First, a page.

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Which investment strategy is best for you?

Which investment strategy is best for you?

Sophisticated investors are typically well educated when it comes to the different types of investment strategies, but they all started somewhere. Our mission is to empower more people to understand and use the wonderful resources around them to build wealth – so this article is going to cover four of the most common property investment strategies and what they really mean. This way, you can get a better idea about what strategy best suits you and your unique position.

 

Buy and hold

The buy and hold strategy is one with a long term view. There is an acquisition phase, in which you purchase a number of properties, then there is a hold phase. The hold phase typically lasts for a minimum of 15-20 years to receive a valuable return. For most people that use this strategy, the cash out comes just before retirement. They sell up a portion of property, buy a home for retirement outright, keep a couple for some extra income and enjoy a cash reserve with the proceeds of the other sales. The downside is management of multiple properties at once for a sustained period of time can be labour and time intensive, but it comes with great reward as the value of land will almost be a complete guarantee of increasing over that period.

 

Flipping

This is a strategy that is very time and labour intensive and to do it well, it takes a bit of experience – and perhaps a few mates who are tradesmen. In theory it’s quite simple. Find a property in original condition that is in need of some renovations, do the renovations and sell it for a profit! But there’s a few technicalities… Firstly, you have to do your research before the purchase. Think about the renovations required, do some cost analysis and work out what the sale price needs to be for a profit to be made. Then, you have to think about how you renovate. It’s not a chance to put flare, creativity and your own style on a place, because you have to create a canvas for someone else’s life. While it is time consuming and tricky, it can pay off in a big way depending on where you buy and how long the renovations take.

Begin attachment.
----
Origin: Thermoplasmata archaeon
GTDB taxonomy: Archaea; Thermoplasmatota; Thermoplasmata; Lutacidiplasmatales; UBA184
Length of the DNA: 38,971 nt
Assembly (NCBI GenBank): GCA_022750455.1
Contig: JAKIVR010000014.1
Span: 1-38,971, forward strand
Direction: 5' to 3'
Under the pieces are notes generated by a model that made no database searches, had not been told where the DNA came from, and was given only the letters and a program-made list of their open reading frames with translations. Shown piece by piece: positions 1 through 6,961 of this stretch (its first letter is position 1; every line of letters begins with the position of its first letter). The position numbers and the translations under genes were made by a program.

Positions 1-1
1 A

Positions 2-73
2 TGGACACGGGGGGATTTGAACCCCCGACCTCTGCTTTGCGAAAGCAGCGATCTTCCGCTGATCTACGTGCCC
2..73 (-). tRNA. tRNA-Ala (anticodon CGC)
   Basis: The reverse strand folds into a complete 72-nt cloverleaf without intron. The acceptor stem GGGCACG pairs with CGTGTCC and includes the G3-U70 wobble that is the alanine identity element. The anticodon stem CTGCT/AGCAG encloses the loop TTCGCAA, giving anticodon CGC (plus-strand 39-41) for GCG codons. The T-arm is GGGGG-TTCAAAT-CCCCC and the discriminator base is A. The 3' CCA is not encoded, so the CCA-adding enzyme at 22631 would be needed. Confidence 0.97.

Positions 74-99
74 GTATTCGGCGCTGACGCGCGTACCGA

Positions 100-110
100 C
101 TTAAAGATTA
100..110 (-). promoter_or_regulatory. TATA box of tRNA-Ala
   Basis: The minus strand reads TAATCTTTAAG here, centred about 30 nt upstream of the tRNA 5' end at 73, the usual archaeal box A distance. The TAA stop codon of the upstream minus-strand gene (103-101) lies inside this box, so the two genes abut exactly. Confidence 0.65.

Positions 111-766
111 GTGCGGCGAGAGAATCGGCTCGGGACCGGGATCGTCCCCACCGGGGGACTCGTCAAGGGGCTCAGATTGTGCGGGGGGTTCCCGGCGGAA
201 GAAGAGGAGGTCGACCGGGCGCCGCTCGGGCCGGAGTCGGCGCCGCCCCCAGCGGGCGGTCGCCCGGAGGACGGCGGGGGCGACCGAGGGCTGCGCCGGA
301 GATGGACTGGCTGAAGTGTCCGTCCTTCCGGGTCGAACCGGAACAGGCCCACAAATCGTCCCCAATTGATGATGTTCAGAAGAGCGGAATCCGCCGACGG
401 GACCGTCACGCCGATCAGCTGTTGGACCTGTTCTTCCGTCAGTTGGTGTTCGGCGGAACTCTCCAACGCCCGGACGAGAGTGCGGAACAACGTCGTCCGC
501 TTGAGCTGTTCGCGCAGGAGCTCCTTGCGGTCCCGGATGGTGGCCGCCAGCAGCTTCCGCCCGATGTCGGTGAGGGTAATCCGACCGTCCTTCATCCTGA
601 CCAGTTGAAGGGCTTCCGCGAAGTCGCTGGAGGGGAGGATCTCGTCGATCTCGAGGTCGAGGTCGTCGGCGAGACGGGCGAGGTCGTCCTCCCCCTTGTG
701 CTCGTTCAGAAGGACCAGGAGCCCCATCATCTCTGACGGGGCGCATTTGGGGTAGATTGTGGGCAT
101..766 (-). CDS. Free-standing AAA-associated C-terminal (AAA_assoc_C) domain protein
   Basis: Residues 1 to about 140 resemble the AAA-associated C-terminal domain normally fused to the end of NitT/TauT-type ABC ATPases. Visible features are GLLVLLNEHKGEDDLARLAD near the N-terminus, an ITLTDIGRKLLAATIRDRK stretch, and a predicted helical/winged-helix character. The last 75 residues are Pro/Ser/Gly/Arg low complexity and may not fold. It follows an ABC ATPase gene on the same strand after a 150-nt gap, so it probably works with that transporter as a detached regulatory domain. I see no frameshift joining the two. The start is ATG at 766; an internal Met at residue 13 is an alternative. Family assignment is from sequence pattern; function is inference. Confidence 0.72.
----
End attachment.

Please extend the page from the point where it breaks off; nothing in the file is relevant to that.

Positive Cash Flow

This is a strategy with good returns. Research and select a property based on the ability to generate income. Generating a passive income occurs when the income from rental payments is greater than the outgoings from expenses. This means each month there is income to go towards the mortgage, reinvest in other investments or to spend on enjoying life. The positive cash flow strategy when applied well, with a long-term view allows people to generate a large portfolio with reduced risk, so in the long term it becomes a high value portfolio.

 

Negative Gearing

This strategy involves purchasing a property where the income is less than the expenses, so at the end of each financial year you are out of pocket, but you hope to make the difference back in the value growth of the property. The benefit of this approach is that you can offset the loss against your other income which ends up being better for the tax man, however you are still facing a loss on the investment until you sell it.

 

So there’s four of the most common investment strategies used by Australian property investors. Selecting an investment strategy can be difficult, so we can help you out by providing a free investment strategy session – it means that you’ll know the best way forward for your situation. Click here to book a session. 

If you have any other specific investment topics you would like us to cover, please leave them in the comments below.

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